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Planning Inspector criticises Lancaster city council and postpones start of inquiry into the Lancaster Local Plan

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Proposed area of growth for Bailrigg Garden Village
Proposed area of growth for Bailrigg Garden Village (click to enlarge)
Author: 
maryrosespring

The Lancaster Local Plan was approved by the city council in December 2017. It was then submitted to central government for the Secretary of State to appoint a planning inspector. His role is to consider the objections to the plan submitted by Lancaster residents and to decide on its soundness. Under this plan 12,000 new houses would be constructed over the period to 2034 and a substantial number of these would be in the proposed Bailrigg garden village.

In October, the start date for the planning inquiry was announced as 8 January 2019. However, in a strongly worded letter to the city council, the Planning Inspector, Richard McCoy, postponed the start date indefinitely. He criticised the council for failing to deliver evidence on time and attempting to amend the plan after it had been submitted for inspection.

The Inspector’s letter is a damning indictment of the city council, reminding them that the Plan as submitted should have been sound and finalised and should not have been submitted unless the City Council Planners were confident of this:

“…I am concerned that there is no provision in statute that allows the Council to revise and re-submit a plan that has already been submitted to the Secretary of State for examination without first withdrawing it. I consider that it would not be lawful to examine/make recommendations on what purports to be a ‘revised plan’ as there is no statutory basis to do so. The Plan being examined is therefore the originally submitted and not the revised Plan.

The Inspector’s letter also states:

“I would also remind the council that it is for me to consider how any suggested modifications to the submitted plan should be addressed and therefore, whether they are necessary for the soundness of the plan and acceptable.”

Full text of Planning Inspector’s letter.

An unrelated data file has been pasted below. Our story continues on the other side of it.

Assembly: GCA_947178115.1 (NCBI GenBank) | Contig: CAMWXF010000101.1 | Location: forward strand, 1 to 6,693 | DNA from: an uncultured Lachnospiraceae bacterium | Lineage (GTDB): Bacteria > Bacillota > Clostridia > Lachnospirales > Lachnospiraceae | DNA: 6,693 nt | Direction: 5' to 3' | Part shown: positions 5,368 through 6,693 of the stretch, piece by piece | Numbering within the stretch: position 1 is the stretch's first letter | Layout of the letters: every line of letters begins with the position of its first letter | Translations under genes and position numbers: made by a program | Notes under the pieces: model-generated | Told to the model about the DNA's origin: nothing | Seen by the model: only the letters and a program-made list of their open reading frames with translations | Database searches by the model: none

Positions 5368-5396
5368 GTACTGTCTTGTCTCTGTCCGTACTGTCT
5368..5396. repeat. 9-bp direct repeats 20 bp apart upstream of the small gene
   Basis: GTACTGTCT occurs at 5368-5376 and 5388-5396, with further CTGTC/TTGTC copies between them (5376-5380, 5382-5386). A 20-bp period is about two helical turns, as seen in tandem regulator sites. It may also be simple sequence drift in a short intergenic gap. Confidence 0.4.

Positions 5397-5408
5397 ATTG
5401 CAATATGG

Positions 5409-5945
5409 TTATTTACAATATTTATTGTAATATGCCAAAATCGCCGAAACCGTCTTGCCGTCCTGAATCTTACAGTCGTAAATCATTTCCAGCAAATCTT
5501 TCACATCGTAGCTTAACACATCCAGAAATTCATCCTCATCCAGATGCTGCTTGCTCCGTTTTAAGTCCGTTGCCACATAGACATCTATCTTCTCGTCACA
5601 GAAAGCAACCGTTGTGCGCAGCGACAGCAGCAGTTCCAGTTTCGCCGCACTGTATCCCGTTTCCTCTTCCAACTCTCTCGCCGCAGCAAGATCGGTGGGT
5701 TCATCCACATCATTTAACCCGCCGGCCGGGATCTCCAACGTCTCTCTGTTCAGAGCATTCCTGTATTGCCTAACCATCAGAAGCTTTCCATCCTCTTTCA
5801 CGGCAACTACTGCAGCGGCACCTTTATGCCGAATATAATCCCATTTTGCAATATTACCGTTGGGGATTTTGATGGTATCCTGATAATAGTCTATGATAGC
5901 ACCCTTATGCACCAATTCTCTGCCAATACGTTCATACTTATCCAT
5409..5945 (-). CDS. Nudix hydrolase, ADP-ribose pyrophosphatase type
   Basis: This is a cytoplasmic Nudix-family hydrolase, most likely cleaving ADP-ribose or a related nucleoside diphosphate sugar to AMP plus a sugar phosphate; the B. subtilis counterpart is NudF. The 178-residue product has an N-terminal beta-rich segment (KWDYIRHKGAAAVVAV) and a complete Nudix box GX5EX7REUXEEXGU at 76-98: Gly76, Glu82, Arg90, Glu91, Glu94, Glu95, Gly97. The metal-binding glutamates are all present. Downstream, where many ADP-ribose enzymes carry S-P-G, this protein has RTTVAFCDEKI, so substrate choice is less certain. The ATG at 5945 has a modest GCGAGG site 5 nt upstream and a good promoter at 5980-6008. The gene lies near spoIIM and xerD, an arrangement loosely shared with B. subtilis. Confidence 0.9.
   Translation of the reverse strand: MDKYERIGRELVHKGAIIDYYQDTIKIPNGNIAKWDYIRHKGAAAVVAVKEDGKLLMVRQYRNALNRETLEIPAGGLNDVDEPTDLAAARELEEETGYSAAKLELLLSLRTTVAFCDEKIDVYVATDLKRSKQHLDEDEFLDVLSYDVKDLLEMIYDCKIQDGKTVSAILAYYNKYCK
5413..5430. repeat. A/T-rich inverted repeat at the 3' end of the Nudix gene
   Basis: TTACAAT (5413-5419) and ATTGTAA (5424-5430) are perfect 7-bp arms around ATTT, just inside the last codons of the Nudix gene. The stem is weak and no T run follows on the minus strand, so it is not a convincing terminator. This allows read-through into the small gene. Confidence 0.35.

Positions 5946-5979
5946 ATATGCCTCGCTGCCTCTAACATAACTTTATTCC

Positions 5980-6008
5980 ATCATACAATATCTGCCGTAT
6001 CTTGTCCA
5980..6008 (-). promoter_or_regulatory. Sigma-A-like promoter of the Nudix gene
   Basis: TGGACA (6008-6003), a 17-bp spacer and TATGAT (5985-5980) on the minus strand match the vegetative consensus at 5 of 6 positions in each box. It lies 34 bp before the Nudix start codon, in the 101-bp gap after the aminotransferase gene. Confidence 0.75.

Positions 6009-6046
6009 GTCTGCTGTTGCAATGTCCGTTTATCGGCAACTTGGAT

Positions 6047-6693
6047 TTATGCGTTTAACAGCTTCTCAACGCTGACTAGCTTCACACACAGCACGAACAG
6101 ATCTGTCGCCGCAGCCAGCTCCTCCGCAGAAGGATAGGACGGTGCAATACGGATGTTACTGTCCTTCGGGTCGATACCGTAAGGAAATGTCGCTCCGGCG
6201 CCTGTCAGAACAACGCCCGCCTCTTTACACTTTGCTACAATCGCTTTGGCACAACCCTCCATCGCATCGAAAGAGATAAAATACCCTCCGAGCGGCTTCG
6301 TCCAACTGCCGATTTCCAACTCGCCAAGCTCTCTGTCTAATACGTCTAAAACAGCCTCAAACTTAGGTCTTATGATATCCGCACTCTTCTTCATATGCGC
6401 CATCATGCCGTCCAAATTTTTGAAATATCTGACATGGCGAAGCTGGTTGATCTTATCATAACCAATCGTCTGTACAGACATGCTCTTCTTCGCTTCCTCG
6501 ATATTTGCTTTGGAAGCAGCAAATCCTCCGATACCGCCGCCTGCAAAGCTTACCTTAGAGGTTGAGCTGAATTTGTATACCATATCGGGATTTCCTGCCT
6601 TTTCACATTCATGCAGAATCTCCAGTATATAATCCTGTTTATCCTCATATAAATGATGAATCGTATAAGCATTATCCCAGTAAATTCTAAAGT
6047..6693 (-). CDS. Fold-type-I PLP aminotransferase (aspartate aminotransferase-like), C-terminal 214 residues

The letter was sent on 19 November and so far there is no response on the Lancaster City Council Planning Department website.

The date of the Planning Inquiry remains uncertain as does the future of the Local Plan. This hardly builds confidence. CLOUD (Citizens of Lancaster Opposed to Unnecessary Development) have challenged the housing-need statistics and job forecasts which underpin the Local Plan. They have also argued that the Local Plan lacks key components especially relating to transport and infrastructure costs and included this argument in their response to the Planning Inspector in April. In his letter, Mr McCoy has now raised concerns which have been troubling Lancaster people ever since the Local Plan was first published. There have been widespread criticisms of the way the Plan was first and inadequately drafted and yet approved by Council, and then repeatedly and still incoherently modified after it had been submitted for central government approval. The key question must now be: where does this leave Lancaster City Council? The ‘story’ has yet to unfold but it does not inspire confidence. The letter leaves little doubt that the Planning Inspector is unimpressed by proceedings so far.

UPDATE - 7th January 2019 - The City Council sent us this repesonse just before Christmas, but unfortunately it was missed

Coun Janice Hanson, Cabinet member with responsibility for regeneration and planning, said: “The dates for the hearing sessions had not been set by the Inspector, so this is not a formal postponement but a later start than had been anticipated.

“It is not at all unusual for local plan hearing sessions to be postponed or even suspended once they have begun.  Often the inspector will open examination hearing sessions and then decide that they should be suspended for further work to take place.

“Simply put, the local plan process is extremely challenging, especially when you consider the strong vision for the future and level of growth that the city council has set out, compared to many other local authorities.

“The council will be responding to the inspector’s pre-hearing note shortly, but in short the inspector has asked for clarity on the evidence to be completed.

“Transport assessment work in particular has continued to evolve following the completion of the Bay Gateway and the re-opening of the city’s Greyhound Bridge after major refurbishment.  This transport assessment work is nearing completion and will be ready shortly.

“The completed evidence will to be made available for consultation and any comments about this evidence, for the soundness of the submitted local plan, will be made available to the inspector so that he can take this into account during the examination.

“The city council is also working closely with Lancashire County Council on the preparation of a bid for Housing Infrastructure Funding to support transport infrastructure and enable development, including a Garden Village, in south Lancaster.”

 

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